Informationsverbund Asyl und Migration


  • Outgoing requests: 2015 (January-June): 23,971
    • Hungary: 6,571
    • Italy: 5,567
    • Bulgaria: 2,910
  • Incoming requests: 2015 (January-June): 3,189
    • France: 598
    • Sweden: 493
    • Netherlands: 461
  • Outgoing transfers: 2015 (January-June): 1,905
    • Italy: 433
    • Poland: 310
    • France: 224
  • Incoming transfers: 2015 (January-June): 1,375
    • Sweden: 246
    • Greece: 239
    • France: 144


The Dublin Regulation is not explicitly referred to in German law, but there is a general reference to EU law in Section 27a of the Asylum Act: “An application for asylum shall be inadmissible if another country is responsible for processing an asylum application based on European Community law or an international treaty.”


Application of the Dublin criteria

No recent information is available on the interpretation of the Dublin criteria.

The major part of outgoing Dublin requests was based on so-called “Eurodac hits” (18,222 out of 23,971, i.e. 76% of requests in the first half of 2015, in comparison to 68.5% in 2014, 66.7% in 2013 and 72.8% in 2012).

The number of outgoing requests has risen significantly in recent years: In the first half, there were 23,971 outgoing requests. In 2014, there were 35,115 outgoing requests as compared to 35,280 in 2013, 11,469 in 2012, 9,075 in 2011 and 5,390 in 2007. While nowadays outgoing requests by far outnumber the incoming ones, in earlier years the numbers had almost been on an equal footing (e.g. 4.996 outgoing and 5.103 incoming requests in 2006).1

Details on the criteria used for requests are only available for the outgoing requests which were based on “Eurodac hits”. These numbered 18,222 in the first half of 2015. Out of these, 13,152 requests (72.2%) were based on Article 4 of the Eurodac Regulation (i.e. registration of an asylum application in another Member State). 3,854 outgoing requests (21.2%) were made pursuant to Article 8 of the Regulation (registration after illegal entry in another Member State).2


The discretionary clauses

The government's statistics do not contain exact information on the number of cases in which the humanitarian clause or the sovereignty clause has been used. Available information only refers to 2,882 cases in the first half or 2015 in which either the use of the sovereignty clause or “de facto impediments to transfers” resulted in the asylum procedure being carried out in Germany.3 It is not clear whether the latter category also includes cases in which the humanitarian clause was used. The recent figure represents a significant increase in the number of cases taken charge of by Germany (2,882 cases for the first half of 2015 as compared to 2,225 cases for the whole year of 2014).4 This is evidently in line with the general increase in numbers of asylum applications and with the travel routes of asylum seekers. In particular, there were 2,059 asylum procedures in the first half or 2015 which Germany took charge of because Greece had been established to be responsible for the procedure (in theory). In practice, all transfers to Greece remain suspended.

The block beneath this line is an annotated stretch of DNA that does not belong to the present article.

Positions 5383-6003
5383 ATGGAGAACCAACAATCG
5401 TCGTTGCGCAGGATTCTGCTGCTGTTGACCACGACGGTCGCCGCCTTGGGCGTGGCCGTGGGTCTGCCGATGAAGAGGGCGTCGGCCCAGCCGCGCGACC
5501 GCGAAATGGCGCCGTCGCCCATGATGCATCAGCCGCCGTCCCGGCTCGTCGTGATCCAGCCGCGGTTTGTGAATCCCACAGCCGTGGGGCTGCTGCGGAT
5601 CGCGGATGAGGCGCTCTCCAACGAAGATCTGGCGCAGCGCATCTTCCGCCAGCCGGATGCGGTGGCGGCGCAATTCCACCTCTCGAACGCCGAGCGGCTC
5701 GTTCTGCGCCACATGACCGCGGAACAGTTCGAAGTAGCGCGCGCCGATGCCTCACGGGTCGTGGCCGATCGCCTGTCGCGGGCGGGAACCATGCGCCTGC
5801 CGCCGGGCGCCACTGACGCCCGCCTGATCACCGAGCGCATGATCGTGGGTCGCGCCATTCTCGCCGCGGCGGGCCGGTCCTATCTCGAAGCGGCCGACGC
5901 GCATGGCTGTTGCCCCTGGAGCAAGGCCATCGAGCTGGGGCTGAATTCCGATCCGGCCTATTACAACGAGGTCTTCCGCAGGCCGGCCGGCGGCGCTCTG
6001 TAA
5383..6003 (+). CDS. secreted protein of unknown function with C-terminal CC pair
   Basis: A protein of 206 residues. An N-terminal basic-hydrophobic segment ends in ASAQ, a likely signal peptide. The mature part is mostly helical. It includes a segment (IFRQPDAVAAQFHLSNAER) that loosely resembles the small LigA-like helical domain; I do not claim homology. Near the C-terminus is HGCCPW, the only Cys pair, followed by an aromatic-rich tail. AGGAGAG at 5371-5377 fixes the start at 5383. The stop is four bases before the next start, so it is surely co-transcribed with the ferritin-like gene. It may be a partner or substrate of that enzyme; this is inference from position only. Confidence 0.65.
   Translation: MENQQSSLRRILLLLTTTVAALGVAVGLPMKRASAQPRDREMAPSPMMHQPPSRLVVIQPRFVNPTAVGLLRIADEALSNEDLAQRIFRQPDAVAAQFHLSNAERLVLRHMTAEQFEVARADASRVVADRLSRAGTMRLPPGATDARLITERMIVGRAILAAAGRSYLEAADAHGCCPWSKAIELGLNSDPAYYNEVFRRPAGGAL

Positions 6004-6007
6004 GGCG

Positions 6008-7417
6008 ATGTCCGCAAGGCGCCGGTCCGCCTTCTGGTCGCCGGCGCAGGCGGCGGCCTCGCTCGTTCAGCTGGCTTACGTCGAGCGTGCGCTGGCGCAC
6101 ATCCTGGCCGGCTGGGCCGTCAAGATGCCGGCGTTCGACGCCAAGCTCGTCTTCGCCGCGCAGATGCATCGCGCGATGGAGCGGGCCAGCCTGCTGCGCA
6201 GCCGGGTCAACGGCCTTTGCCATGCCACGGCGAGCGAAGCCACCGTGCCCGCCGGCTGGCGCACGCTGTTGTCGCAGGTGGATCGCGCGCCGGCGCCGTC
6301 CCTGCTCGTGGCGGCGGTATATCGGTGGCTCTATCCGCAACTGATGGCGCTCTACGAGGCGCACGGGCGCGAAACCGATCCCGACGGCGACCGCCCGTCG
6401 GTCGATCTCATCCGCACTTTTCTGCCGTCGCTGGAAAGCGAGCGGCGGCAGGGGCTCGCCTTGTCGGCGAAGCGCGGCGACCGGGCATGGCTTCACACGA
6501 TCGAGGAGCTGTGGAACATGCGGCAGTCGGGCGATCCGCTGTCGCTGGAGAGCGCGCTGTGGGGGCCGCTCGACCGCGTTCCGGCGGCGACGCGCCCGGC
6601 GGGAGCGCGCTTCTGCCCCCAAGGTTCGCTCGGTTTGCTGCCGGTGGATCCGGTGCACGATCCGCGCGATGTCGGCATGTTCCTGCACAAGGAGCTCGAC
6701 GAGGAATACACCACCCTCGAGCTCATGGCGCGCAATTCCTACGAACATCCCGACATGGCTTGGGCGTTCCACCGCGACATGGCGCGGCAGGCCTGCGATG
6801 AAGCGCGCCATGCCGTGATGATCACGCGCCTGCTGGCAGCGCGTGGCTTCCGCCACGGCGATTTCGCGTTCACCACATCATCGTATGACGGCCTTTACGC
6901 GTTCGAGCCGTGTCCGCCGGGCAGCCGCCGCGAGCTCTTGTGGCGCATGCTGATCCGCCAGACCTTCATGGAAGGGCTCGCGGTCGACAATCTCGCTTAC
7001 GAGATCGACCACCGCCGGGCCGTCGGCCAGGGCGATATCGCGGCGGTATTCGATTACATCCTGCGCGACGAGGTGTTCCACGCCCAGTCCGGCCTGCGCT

This has been the established practice since January 2011, when the government announced for the first time that procedures would be taken charge of in all cases in which Greece was considered to be responsible for the asylum procedure. Dublin transfers to Greece have been suspended on an annual basis since then and they remain suspended until 12 January 2016. Furthermore, the sovereignty clause has been applied to particular vulnerable persons in cases in which Malta is considered responsible for the asylum procedure. This practice has been applied since the autumn of 2009.

In August 2015, the authorities announced that Dublin procedures had been suspended for Syrian nationals “to the greatest extent”. The wording of this announcement suggested that “Dublin transfers” of Syrians were not completely excluded and could still take place in exceptional cases. On 10 November 2015, the Federal Ministry of the Interior stated that the practice had been changed from 21 October 2015 onwards with Dublin procedures having been generally reintroduced for Syrian asylum seekers.5


The examination of whether another state is responsible for carrying out the asylum procedure (either based on the Dublin Regulation or on the German “safe third country” rule) is a part of the regular procedure. Thus, in the legal sense, the term “Dublin procedure” does not refer to a separate procedure in the German context, but merely to the shifting of responsibility for an asylum application within the administration (i.e. takeover of responsibility by the “Dublin units” of the BAMF).

Fingerprints are usually taken from all asylum seekers on the day that the application is registered and they are subjected to Eurodac queries on a routine basis. Eurodac queries are the major cause for the initiation of Dublin procedures.

No cases of asylum seekers refusing to be fingerprinted have been reported, only several cases where manipulation of fingerprints took place i.e. persons scraping off or etching their fingertips, making fingerprints unrecognisable.